Blog #123: To the Lighthouse by way of bears, fish, and Lycidas

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“Even if in dusky woods all blackened stumps are bears, sometimes a bear is not a stump.” Me

I’m wrestling with Scott, Tennyson, Cowper and I’m being overwhelmed by words and ideas. Rather, I’m overwhelmed by my inability to find words which will allow my ideas to flow. Everything clots and congeals, turns lumpish. I’m like a small child playing with cookie dough. The more I knead, the needier I get, and the grayer and more misshapen my dough becomes. I need to start afresh. Hence “Lycidas.”

The interesting thing about “Lycidas” and To the Lighthouse is the apparent absence of “Lycidas” in the novel. In a book full of literary allusions to death by drowning why is there no “Lycidas”? Grimm’s “The Fisherman’s Wife,” Scott’s The Antiquary, Cowper’s “The Castaway,” Browne’s “Sirens’ Song,” and—from the “real world” of To the Lighthouse, Macalister’s story—all swell the theme of death by drowning, so why is “Lycidas” not part of this textual interplay?

My sense is that “Lycidas” lurks in the linguistic undertow of Virginia’s novel. Certainly, it surfaces—very close to the caught fish of a thought—in A Room of One’s Own, when Virginia’s narrator, wanting to look at the manuscript of “Lycidas”, is barred from the library. Whimsy, and a sense of A Room of One’s Own as a companion volume to To the Lighthouse, polemical counterpart to the poetical, sees this rebuff as cause for “Lycidas” not showing a fin in To the Lighthouse.

And yet, and yet, even if no fin is visible, there are possible Miltonic shadows in the depths. Neptune and Virgil are two such shadows, even if many other sources could have spawned them. One punning shadow even suggests a reason for concealment and camouflage. In reading “Lycidas”, Virginia must have smiled when she came across the following: “Besides what the grim Woolf with privy paw / Daily devours apace, and nothing sed.” What fun to honour the sentiment and the idiosyncratic spelling with silence! Also, Cam’s name and other, yet to be explored elements, link to Cambridge, and thus perhaps to: “Next Camus, reverend Sire, went footing slow, / His Mantle hairy, and his Bonnet sedge.” Whatever the merits of the Cam, Cambridge, Camus declension, “Lycidas”—along with Sir Walter, of course—could have provided inspiration for setting To the Lighthouse in the Hebrides. Consider:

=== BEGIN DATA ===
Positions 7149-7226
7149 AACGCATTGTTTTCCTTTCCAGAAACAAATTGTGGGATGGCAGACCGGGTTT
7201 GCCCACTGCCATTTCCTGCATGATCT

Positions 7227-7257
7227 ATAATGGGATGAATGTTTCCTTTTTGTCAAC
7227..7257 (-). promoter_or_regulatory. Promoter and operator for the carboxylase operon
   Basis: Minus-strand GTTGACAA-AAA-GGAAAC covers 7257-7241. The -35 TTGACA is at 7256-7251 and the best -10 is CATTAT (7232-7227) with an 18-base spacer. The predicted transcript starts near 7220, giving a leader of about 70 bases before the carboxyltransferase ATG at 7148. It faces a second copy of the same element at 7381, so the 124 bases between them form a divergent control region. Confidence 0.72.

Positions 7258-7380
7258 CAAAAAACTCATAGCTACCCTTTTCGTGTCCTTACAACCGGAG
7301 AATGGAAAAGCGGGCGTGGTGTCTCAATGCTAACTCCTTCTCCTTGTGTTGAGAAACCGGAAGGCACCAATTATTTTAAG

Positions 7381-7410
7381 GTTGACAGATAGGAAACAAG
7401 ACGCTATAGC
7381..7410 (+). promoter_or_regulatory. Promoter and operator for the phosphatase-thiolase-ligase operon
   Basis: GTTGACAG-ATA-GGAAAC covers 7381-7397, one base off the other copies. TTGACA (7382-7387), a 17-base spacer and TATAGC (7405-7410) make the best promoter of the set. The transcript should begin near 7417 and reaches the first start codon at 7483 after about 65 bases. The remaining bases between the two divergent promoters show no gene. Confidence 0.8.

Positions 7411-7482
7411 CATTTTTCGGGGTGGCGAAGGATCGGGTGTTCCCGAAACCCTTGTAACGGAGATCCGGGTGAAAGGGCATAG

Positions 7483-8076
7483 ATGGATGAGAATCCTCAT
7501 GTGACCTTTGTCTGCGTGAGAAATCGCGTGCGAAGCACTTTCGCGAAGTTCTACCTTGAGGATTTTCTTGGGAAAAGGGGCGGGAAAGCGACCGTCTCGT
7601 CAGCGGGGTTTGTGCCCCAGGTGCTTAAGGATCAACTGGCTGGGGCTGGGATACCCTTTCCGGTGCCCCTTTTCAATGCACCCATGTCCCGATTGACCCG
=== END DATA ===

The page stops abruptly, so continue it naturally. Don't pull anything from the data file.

Whether beyond the stormy Hebrides,
Where thou perhaps under the whelming tide
Visit’st the bottom of the monstrous world;

In those lines, Virginia’s sensitive literary antennae may even have detected a coupling of Cowper and Milton”

But I beneath a rougher sea
Was whelmed in deeper gulfs than he.

Perhaps my old friend apophenia is back. Perhaps I am seeing canals on Mars or a face on the moon (here you, my reader, would be right to see my thoughts “running away into some moon country, uninhabited of men”). Yet often lifeless looking waters are full of fish, and certain it is that Virginia read “Lycidas”. Beyond her comments in A Room of One’s Own, proof is to be found in ‘Hours in a Library,” (1916), where she states that “New books may be more stimulating and in some ways more suggestive than the old, but they do not give us that absolute certainty of delight which breathes through us when we come back again to Comus, “Lycidas”, “Urn Burial” or Antony and Cleopatra.”